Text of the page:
Lockport hopes for second commercial strip on Dysinger - The Buffalo News

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Lockport hopes for second commercial strip on Dysinger

LOCKPORT – The Town of Lockport may alter its master plan next year to envision a second commercial strip on Robinson and Dysinger roads, Town Supervisor Marc R. Smith said at this week’s Town Board meeting.

The comment came as the board was discussing plans for a rezoning of property on Dysinger Road to make way for a heavy equipment company that plans to move from Royalton.

According to the state Department of Transportation, Robinson and Dysinger – the road’s name changes as it crosses Beattie Avenue – comprise the second most-traveled road in the town, behind only Route 78, South Transit Road.

“We’re going to be acting on a master plan in 2014,” Smith said. “We have an opportunity to extend our retail corridor down Robinson and Dysinger.”

Attorney Morgan L. Jones Jr., who was retained in September to work on the rezoning sought by Lacey Heavy Equipment Repair, said the current master plan recommends residential use for Robinson and Dysinger roads east of Route 78.

But there are several businesses already, especially on Robinson Road, including a plaza, some restaurants and an auto repair shop.

The Town Board scheduled a Dec. 4 public hearing on the Lacey rezoning. That company plans to buy some property formerly owned by the late Lockport Mayor Kenneth D. Swan, who had a contracting business.

“The use that it was put to in the past was similar to what [Lacey] does,” said Jones, who was retained because Lacey is a longtime client of former Town Attorney Daniel E. Seaman. Seaman is a law partner of the current town attorney, Michael J. Norris.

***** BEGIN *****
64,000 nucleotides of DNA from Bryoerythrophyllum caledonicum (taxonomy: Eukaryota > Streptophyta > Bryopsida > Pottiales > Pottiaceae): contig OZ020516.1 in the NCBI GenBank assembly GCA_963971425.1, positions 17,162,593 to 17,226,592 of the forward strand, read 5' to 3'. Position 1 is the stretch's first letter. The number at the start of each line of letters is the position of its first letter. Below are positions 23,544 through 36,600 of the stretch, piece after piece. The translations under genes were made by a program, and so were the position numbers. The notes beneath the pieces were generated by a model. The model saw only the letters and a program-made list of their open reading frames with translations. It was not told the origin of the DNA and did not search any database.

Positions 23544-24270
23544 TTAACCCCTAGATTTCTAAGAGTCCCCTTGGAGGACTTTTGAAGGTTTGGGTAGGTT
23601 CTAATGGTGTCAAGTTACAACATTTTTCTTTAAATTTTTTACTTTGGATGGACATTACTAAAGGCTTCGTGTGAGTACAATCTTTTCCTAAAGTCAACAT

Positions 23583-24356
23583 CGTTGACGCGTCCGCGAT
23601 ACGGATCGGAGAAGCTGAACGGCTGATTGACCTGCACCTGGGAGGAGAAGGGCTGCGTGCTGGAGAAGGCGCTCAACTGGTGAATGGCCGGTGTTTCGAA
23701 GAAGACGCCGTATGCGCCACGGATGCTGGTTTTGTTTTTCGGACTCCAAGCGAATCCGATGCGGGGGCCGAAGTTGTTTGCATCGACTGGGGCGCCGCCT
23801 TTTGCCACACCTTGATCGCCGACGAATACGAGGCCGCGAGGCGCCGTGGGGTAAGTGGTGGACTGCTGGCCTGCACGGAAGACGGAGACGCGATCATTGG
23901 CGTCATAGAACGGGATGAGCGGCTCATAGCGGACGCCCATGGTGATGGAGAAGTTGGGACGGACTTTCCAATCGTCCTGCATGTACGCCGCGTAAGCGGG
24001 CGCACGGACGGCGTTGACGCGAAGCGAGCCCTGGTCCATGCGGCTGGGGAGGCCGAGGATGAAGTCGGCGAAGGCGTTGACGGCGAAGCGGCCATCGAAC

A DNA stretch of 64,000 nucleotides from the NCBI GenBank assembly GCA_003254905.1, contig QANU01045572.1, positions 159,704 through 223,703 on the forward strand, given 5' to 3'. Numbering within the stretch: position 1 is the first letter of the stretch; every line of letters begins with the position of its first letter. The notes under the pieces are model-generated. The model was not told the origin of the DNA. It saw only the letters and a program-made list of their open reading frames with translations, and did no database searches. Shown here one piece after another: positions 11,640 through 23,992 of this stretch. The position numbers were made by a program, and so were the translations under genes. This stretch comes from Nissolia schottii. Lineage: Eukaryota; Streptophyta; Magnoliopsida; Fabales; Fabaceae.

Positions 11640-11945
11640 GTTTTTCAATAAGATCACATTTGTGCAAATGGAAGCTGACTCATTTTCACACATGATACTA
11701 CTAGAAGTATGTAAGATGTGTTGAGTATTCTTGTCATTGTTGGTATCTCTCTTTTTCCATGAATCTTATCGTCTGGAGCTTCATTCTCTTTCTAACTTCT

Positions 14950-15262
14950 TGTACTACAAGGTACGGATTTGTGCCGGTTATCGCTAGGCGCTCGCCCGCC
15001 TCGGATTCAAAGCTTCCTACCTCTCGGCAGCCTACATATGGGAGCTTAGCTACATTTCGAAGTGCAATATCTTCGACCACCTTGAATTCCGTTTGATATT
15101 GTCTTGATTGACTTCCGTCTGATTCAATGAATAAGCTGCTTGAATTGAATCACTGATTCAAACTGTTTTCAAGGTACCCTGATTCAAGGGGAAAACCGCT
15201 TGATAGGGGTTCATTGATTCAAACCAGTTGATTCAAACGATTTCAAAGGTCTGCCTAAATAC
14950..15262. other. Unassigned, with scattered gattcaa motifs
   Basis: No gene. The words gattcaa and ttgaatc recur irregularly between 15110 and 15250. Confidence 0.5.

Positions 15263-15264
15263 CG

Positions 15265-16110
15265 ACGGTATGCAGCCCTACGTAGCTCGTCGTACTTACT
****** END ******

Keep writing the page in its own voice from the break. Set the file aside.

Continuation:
The rezoning would change the 7.8-acre property from one type of business zoning to another to allow the Lacey firm, which employs about 10 people, to operate as it currently does in Royalton.

Smith also said the DOT has told him it intends to repair sensors in the pavement along South Transit in May, improving the timing of traffic signals, especially at the Home Depot Plaza and Shimer Drive, where traffic backups are common.

“All the sensors except one are broken,” Smith said. “Our goal is to have all the lights from Niagara Produce in Erie County to the city [of Lockport] line synchronized.”

In other matters, the board set a Dec. 4 hearing on a $1 increase in dog licensing fees, effective Jan. 1.

The fees are currently $7 for a dog that has been spayed or neutered, and $17 for a dog that hasn’t been fixed. Town Clerk Nancy A. Brooks said the cost of licensing, which the town took over from the state a year ago, has been higher than expected.

Also this week, Norris reported that no one bid in an auction for a vacant lot on Erica Lane, where the town recently tore down an abandoned house.

He said the parcel will be listed with Realty USA.

The board also voted to change the name of a road in the town industrial park from IDA Park Drive North to Commerce Drive.

The town Industrial Development Agency asked for the change, effective April 1, to avoid confusion with IDA Park Drive.

email: tprohaska@buffnews.com

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